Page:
Adventures in 3D Printing: Choosing a Printer

I have been wanting a 3D printer for a few years. They are really cool, and there are a lot of fun things I can think to do with one. The 3D printers I was most familiar with was the Makerbot family. Metrix in Seattle had some, and one of the sites I go to did “Print the Mystery Object” on Makerbots every Friday. The latest line of Makerbots, the Replicator series, starts at $1,750 for the base model Replicator, and goes to $2,800 for the high end Replicator 2X. This is out of my price range for a hobby. The other 3D printing model I was familiar with was the Reprap, Metrix had one, and it was a 3D printer that featured a large number of parts that could be printed on a 3D printer. There are a few Reprap models under the $1,000 price point, but the assembly and maintenance of them is a little outside my skill level.

While browsing around on the internet, I stumbled across some cool prints people had done using other models of 3D printers I had not heard of. Searching the internet after this, I discovered a whole host of 3D printers I was not aware of: Solidoodle, Printrbot, MakiBox, Ultimaker, and MendleMax. At first it seemed overwhelming, could the niche market of 3D printing support so many unique models? As I read more and more about these different models, companies, and printers, the variety began to make sense. At each price range there seemed to be a printer that comes fully assembled and ready to go, versus a printer kit that you build yourself. As the price of the printers go up, the features available improve, with things like double and triple extruders available at higher price points.

During this research, tax season started, and I had a little extra cash available for a fun purchase. Originally I had been the money reserved for a Wii U, but it doesn’t seem like quite the time to get one yet, I’m sure there will be another price drop this year at some point.

So I decided to look seriously into ordering a 3D printer. My price range was $500 to $1,000, so that knocked out the MakerBot Replicator, the Ultimaker, and the MendleMax. Next thing important to me was a lower maintenance printer, something that comes pre-built. There is no such thing as a no-maintenance printer, but some printers seem to be more work than others. The Solidoodle and Printrbot both matched this pretty well, they looked a little easier to work with than the MakiBox and the RepRap.

My search for a 3D printer was narrowed down to two brands at this point: The Solidoodle and the Printrbot. Both printers have a range of options in my price range, but before figuring out which options I wanted, I wanted to narrow it down to one brand or the other. Checking out prints people made from both machines, and reading peoples impressions of both, people seemed happy with both the Solidoodle and the Printrbot, so there was no immediate clear leader there. After asking around online, someone mentioned that the Solidoodle has frame an enclosure can be built around, while the Printrbot is open. Temperature management of a 3D print is important, an important part of 3D printing is making sure that the plastic coming out of the extruder actually sticks to the surface it prints on. If this fails, the print will mess up, as the printed object will rock around on the build platform as the build goes. With an enclosure around the printer, maintaining the desired temperature of the build platform is much easier.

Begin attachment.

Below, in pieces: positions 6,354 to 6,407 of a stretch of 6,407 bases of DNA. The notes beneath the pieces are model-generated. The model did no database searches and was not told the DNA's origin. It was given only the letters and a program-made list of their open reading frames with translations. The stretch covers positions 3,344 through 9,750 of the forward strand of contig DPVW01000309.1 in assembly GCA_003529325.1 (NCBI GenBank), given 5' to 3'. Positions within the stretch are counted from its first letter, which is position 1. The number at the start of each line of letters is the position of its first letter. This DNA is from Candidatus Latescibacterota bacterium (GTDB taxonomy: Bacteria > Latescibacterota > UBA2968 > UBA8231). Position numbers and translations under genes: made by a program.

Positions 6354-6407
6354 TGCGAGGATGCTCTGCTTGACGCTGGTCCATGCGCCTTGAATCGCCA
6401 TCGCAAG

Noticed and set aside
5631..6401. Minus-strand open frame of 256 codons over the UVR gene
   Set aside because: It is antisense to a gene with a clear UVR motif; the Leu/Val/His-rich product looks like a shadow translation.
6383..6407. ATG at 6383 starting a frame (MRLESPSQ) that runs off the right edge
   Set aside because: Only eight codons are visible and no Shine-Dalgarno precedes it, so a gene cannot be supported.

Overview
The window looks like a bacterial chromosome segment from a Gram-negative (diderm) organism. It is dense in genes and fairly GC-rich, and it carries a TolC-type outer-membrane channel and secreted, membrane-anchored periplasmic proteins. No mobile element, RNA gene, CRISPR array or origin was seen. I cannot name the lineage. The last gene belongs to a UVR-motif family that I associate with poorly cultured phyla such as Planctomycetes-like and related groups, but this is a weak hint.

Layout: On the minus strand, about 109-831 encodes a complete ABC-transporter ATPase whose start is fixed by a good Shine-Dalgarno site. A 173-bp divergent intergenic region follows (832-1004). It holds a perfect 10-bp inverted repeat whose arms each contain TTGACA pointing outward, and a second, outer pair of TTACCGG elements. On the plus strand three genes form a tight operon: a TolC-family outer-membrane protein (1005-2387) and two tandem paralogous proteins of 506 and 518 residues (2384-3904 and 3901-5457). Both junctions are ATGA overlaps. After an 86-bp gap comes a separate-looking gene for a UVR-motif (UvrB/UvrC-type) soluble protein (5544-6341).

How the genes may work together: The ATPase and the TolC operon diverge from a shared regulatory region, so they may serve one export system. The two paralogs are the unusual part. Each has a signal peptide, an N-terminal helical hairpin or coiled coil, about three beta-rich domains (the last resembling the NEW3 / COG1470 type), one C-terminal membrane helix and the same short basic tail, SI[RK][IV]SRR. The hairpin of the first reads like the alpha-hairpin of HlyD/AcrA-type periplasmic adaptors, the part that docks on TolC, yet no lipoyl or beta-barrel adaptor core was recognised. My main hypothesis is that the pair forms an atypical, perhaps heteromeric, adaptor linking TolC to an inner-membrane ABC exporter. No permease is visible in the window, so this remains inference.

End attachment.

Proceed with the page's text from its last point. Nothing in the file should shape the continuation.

The Solidoodle was the printer brand I was going to get at this point, but there was still a few decisions to be made at this point. There are four models of Solidoodle available for sale: Solidoodle 2 Base, Solidoodle 2 Pro, Solidoodle 2 Expert, and Solidoodle 3. The price for these starts at $500 for the Solidoodle 2 Base, and goes to $800 for the Solidoodle 3. The Solidoodle 2 line all have a 6” build platform. The Base and Pro model both have a metal frame, but don’t have a finished outer cover. This isn’t a huge deal, because building an enclosure around the frame is something that can be done post-purchase. The Pro model has a few upgrades over the Base model, but the most important is a heated build platform. A heated build platform seems like a fantastic upgrade, it would lead to less failed prints. The Expert model comes with a cover around the enclosure, and an acrylic door, for even better temperature control. The fourth Solidoodle model available is the Solidoodle 3. No Base, Pro, or Expert sub-models, just a single Solidoodle 3 model. The main upgrade of the Solidoodle 3 is a larger build platform, 8” instead of 6”. Otherwise, the feature set seems comparable to the Solidoodle 2 Pro model, it does not have the cover and acrylic door that the Expert model of the Solidoodle 2 has. At this point the importance of the differences between the Pro, Expert, and 3 models are beyond my knowledge level, so I decided to just pull the trigger, and I ordered a Solidoodle 3.

So where is it? Ordering a pre-built 3D printer means the device actually has to be assembled before it is sent. The Solidoodle site mentions about an eight week lead time, so I should have the printer by the end of April. Until then, I’m reading up more on the process of 3D printing, and building myself a catalogue of stuff I want to print, so I can keep the machine as busy as possible.


Joseph Stankowicz is a software engineer who has worked in the video games industry for over eight years. The last two years have had a heavy focus on Unity development, where he helped ship over eleven titles to iOS and Android platforms. He also is really excited about 3D printing, and keeps his Solidoodle 3 printing out stuff as often as possible. You can view his LinkedIn profile here

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